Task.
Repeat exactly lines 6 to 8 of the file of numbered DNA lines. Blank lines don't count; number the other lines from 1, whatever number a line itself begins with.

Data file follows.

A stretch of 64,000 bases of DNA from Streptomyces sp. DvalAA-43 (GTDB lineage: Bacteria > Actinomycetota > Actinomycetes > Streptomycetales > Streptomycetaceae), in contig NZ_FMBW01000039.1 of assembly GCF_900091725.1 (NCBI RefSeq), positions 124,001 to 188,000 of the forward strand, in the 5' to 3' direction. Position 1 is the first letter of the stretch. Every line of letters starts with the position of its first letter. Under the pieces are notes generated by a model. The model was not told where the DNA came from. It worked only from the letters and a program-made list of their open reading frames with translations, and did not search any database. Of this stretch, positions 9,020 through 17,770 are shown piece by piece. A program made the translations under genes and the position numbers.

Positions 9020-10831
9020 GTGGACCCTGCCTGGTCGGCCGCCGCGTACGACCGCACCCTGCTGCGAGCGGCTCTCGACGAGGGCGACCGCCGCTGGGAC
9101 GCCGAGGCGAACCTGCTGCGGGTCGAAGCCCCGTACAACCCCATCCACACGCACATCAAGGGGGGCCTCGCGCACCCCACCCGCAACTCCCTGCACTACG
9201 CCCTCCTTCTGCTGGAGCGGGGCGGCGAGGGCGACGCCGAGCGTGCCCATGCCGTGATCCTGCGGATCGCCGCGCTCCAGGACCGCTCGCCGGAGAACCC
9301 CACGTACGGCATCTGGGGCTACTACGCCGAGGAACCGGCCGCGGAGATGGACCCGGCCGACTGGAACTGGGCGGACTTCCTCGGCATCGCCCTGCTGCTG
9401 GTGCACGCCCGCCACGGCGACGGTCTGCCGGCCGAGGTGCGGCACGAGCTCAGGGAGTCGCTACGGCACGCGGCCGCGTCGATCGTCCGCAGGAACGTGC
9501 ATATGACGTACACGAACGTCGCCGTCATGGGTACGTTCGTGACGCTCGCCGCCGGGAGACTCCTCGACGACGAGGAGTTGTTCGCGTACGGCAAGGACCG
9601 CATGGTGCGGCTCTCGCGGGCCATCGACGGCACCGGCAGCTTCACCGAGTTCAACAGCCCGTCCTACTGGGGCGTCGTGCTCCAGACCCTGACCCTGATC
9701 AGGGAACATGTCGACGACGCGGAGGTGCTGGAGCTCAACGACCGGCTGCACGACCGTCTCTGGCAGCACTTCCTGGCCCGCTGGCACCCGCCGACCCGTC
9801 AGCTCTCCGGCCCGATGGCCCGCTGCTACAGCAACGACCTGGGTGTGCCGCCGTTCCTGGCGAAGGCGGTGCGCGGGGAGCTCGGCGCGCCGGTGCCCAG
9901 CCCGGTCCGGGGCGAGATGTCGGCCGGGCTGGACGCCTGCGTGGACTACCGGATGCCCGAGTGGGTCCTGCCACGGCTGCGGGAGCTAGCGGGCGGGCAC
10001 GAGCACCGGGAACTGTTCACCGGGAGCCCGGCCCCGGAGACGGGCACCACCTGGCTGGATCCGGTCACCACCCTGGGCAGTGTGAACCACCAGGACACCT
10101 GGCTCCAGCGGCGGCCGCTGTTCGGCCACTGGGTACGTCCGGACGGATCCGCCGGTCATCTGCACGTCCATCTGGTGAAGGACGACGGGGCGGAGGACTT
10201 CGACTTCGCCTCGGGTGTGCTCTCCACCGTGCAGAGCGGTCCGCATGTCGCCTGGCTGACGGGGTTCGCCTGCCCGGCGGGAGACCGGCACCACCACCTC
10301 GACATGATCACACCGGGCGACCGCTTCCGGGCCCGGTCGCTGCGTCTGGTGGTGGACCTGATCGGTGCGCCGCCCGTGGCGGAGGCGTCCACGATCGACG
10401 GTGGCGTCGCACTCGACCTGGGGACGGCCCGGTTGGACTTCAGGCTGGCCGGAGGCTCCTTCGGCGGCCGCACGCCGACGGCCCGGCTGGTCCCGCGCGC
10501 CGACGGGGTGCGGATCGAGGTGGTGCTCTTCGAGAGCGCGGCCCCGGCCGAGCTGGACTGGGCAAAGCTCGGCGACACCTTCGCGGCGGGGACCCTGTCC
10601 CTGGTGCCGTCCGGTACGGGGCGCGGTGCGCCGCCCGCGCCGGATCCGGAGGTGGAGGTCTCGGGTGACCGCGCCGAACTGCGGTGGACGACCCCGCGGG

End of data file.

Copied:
9301 CACGTACGGCATCTGGGGCTACTACGCCGAGGAACCGGCCGCGGAGATGGACCCGGCCGACTGGAACTGGGCGGACTTCCTCGGCATCGCCCTGCTGCTG
9401 GTGCACGCCCGCCACGGCGACGGTCTGCCGGCCGAGGTGCGGCACGAGCTCAGGGAGTCGCTACGGCACGCGGCCGCGTCGATCGTCCGCAGGAACGTGC
9501 ATATGACGTACACGAACGTCGCCGTCATGGGTACGTTCGTGACGCTCGCCGCCGGGAGACTCCTCGACGACGAGGAGTTGTTCGCGTACGGCAAGGACCG